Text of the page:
STEM sector’s lack of diversity ‘will hold Britain back
The Shadow Minister for Science, Research and Digital Chi Onwurah speaks whilst looking at Starship delivery robots with The Labour Leader Keir Starmer at a Co-op supermarket on July 23, 2020 in Milton Keynes, England. (Photo by Darren Staples/Getty Images)
CHI ONWURAH, Labour MP for Newcastle Central
LAST week, I was delighted to hear about Dr Hayaatun Sillem, chief executive officer of the Royal Academy of Engineering, receiving her CBE from the Prince of Wales for services to international engineering.
This recognition is a moment to celebrate in our community and across the science, technology, engineering, and maths (STEM) sector. Not only is Hayaatun a British world leader in the engineering profession, but she is also an inspiration for women, girls, and people from different ethnicities looking to take up STEM subjects and pursue a rewarding career.
In the past two weeks, I have launched two reports documenting diversity and inclusion in the STEM sector. The first as a commissioner to the Hamilton Commission, and the second as chair of the All-Party Parliamentary Group on diversity and inclusion in STEM.
Both inquiries spanned many months of evidence gathering and both detail findings and conclusions that are deeply regrettable – the STEM sector has a structural and cultural problem with diversity and inclusion.
While this is true across much of the world, the UK is particularly challenged. For example, in India, there is a 21 per cent gender literacy gap – 54 per cent versus 75 per cent – yet there is a much higher proportion of women engineers – 30 per cent versus 17 per cent in the UK.
Sadly, I can relate to many of the personal accounts in the evidence we gathered. It’s been 34 years since I graduated from Imperial College with a degree in electrical and electronic engineering. As a working engineer, I was often the only black person, the only woman, the only working-class person, and the only northerner in the room.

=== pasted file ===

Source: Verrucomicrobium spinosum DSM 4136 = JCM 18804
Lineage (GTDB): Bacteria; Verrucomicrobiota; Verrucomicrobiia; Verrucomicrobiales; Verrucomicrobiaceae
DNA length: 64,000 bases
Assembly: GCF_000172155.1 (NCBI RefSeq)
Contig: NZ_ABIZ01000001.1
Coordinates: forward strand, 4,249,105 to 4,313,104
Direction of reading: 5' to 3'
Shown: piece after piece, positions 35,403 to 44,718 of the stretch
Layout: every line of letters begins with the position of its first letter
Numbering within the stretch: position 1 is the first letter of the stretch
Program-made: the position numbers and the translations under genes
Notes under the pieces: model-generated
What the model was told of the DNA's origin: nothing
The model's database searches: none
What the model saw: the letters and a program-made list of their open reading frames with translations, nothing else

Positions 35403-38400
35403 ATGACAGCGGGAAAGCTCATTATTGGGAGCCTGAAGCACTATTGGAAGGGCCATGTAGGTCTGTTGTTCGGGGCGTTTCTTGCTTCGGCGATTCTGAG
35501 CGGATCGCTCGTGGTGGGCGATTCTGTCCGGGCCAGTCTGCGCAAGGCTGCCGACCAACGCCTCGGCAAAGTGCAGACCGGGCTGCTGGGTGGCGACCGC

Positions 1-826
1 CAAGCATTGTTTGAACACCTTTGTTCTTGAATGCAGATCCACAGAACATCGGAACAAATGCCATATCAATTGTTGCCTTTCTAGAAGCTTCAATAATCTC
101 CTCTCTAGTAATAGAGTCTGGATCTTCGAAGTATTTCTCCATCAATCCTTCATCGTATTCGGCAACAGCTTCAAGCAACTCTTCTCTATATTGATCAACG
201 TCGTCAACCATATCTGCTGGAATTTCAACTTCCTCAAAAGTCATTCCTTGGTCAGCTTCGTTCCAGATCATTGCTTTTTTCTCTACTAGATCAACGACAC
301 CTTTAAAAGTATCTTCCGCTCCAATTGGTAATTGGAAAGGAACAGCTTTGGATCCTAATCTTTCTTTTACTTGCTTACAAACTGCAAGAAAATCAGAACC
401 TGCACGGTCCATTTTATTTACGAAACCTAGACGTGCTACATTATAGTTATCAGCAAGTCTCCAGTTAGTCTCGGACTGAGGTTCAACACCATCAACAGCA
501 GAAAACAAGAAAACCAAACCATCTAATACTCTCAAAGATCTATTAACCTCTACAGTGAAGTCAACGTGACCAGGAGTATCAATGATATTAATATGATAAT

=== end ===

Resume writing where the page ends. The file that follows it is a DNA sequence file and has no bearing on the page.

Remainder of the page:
Being stereotyped, both implicitly and explicitly was tiring, up-setting, frustrating and lonely. I know too well the barriers faced by minorities in the STEM workforce. Was English my first language? Was I really a qualified engineer? Was I just after a rich husband?
It is sad to see that many decades on, minoritised communities are still being denied the opportunity, or their right, to belong in the workforce of one of the most vitally important British sectors.
The STEM sector is the only one that translates scientific discovery into tangible benefits for individuals and society. Britain is a world power in this sector and through our unique innovation, ingenuity and creativity, we create wealth, jobs, products and services that benefit people in their lives around the world.
We continue to see British STEM workers, even in the most challenging and heartbreaking of times, steer our nation through these past 18 months.
From doctors and nurses to epidemiologists and economists, those who utilise STEM skills have underpinned the nation’s recovery, while – in many cases – putting themselves directly at risk from the virus.
However, while the pandemic has proven the importance of this workforce – almost one in five of all British workers – and their skills, it has exacerbated the systemic disadvantages faced by all minority communities.
Evidence submitted to the report, I published as chair of the APPG last week shows that if you are from an ethnic minority, identify as LGBTQ+, or are female or disabled, you are more likely to have had your career severely disrupted by the pandemic.
This comes on top of the sad and disproportionate loss of life it has wrought on our communities. The toll on this sector means talented professionals like Haayatun may be lost for a generation.
These two reports are extremely timely. As devastating as the pandemic has been, it also represents a golden opportunity for the government to work closely with a crucial economic sector and address recurring historic issues.
We know recruiting and nurturing a diversity of talent will not only help to address skills shortages but create a more innovative and productive sector. But the need for diversity and inclusion goes further than any skills gap or economic imperative.
It is our obligation as a nation to create an equitable society, free of systemic discrimination for future generations.
Chi Onwurah is the shadow minister for digital, science and technology, and chair of the All-Party Parliamentary Group on diversity and inclusion in STEM.